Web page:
Mr. Jerry Brown
Teacher and Consultant
The work on this site is still a work in progress. If you are a teacher, student, or APSI workshop participant, you are welcome to utilize any and all of the material. I would appreciate you letting me know what you use and if and how you find the materials helpful. You may contact me at the email address below this paragraph. Hopefully, the use of a search engine and categories/tags will make it easy for you to locate the appropriate material and/or lesson.
You may contact me at jerry(at)jerrywbrown.com
These pages were originally designed to assist students in my classes at Treetops International School in Euless, Texas and later for students at Round Rock High School, Round Rock, Texas. Former students are still welcome to visit these pages, locate material with which they were familiar from past courses, and use the material to continue their educational work.
“If students avoid challenges in their course selection, they’re probably not going to be good candidates, no matter what their grades, test scores, or extracurricular activities are.” – Michael Behnke, Director of Admissions at the Massachusetts Institute of Technology
I have posted an essay that I wrote years ago for a “Believe it” contest (it won 4th place). It is a reflection on the influence that teachers have even when they are unaware of that influence.
“As I left the stage, I was positive that once again I would be chided for stumbling through the simple routine which seemed to elude my “two left feet”. The other members of the quartet always seemed confident of their movements while I seemed destined to clunk about the stage. As I slumped into my seat, I could hear Mr. Fulks beginning the evening’s critique which would leave us laughing all right, but would still cause my ears to turn scarlet with embarrassment.
Odd, after so many years, I still recall not only this incident but so many interesting moments with this mentor who continues to wield influence on my daily interactions with students. He never knew how carefully I listened to his comments and monitored his movements and tone of voice. I have never been able to precisely duplicate his firm yet kind and humorously entertaining approach to teaching and working with students, but I keep trying.
His strong influence on me is why I continue to believe that as a teacher I can still make a difference in the lives of students. The world of high stakes testing and No Child Left Behind seems to have created a world where Love of Learning is Left Behind. The push to achieve crowds out the time to read a book simply because its words transport us, to listen to music because it calls to us, to dance about the room because the urge to move is irresistible, to paint or draw because the colors beg to splash upon the canvas spontaneously, or to act upon the stage because the dramatist’s lines shake us to the foundation of our being. As a teacher, I must make certain that those appeals are not lost for they are the very essence of learning.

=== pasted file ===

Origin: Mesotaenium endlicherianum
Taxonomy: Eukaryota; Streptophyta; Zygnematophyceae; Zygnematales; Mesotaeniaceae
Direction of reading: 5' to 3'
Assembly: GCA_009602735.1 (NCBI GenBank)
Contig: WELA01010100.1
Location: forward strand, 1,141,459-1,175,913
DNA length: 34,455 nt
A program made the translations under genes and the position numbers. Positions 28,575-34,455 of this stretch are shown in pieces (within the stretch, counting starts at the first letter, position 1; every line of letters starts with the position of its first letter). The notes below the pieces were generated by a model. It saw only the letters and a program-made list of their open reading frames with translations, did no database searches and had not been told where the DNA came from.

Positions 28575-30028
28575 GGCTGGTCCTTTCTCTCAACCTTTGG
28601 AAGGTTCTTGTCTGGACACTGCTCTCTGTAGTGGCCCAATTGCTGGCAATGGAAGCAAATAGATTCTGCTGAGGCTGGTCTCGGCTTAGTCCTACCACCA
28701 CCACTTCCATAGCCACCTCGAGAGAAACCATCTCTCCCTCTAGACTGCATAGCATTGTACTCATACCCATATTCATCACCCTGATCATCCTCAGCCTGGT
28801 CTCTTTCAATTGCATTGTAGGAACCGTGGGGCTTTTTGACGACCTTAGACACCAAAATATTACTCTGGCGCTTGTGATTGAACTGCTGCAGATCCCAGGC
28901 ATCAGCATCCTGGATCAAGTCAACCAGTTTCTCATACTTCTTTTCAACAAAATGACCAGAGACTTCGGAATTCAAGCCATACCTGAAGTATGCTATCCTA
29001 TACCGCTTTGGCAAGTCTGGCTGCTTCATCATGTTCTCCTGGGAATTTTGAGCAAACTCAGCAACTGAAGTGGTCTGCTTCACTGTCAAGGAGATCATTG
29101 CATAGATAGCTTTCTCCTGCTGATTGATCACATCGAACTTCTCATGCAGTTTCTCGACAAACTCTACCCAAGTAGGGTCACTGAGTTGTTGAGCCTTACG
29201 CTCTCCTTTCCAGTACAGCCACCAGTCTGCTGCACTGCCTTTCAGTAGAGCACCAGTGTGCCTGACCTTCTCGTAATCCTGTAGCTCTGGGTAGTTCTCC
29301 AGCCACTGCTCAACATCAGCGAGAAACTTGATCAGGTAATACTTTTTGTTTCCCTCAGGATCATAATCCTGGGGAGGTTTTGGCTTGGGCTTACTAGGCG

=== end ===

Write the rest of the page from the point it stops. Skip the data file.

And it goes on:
We enter the world with music, dance, art, and the love of stories as the core of our being. Yet, somewhere along our path those “bits” seem to be whittled away. They must be restored and nurtured. That is where I believe I must enter. It is essential that my joy and enthusiasm for music, art, literature, dance, and the various forms of human endeavor be communicated to students. It is essential they realize they have the ability to express and understand the myriad forms of human endeavor. It is essential they learn to pass joy and enthusiasm to the next traveler on the path.
As Mr. Fulks continued through our list of accomplishments and failures, he finally got to my scene. Even though I had been laughing with the others, I now steeled myself for the deep sigh of disappointment that would come after he said my name. “Jerry, (surprise, no sigh!) I think you might give Fred Astaire some competition.” Me? I knew I wasn’t that good, but those words of encouragement continue to ring in my ears. I hope some of my words of support and encouragement are still in the hearts and minds of my students.”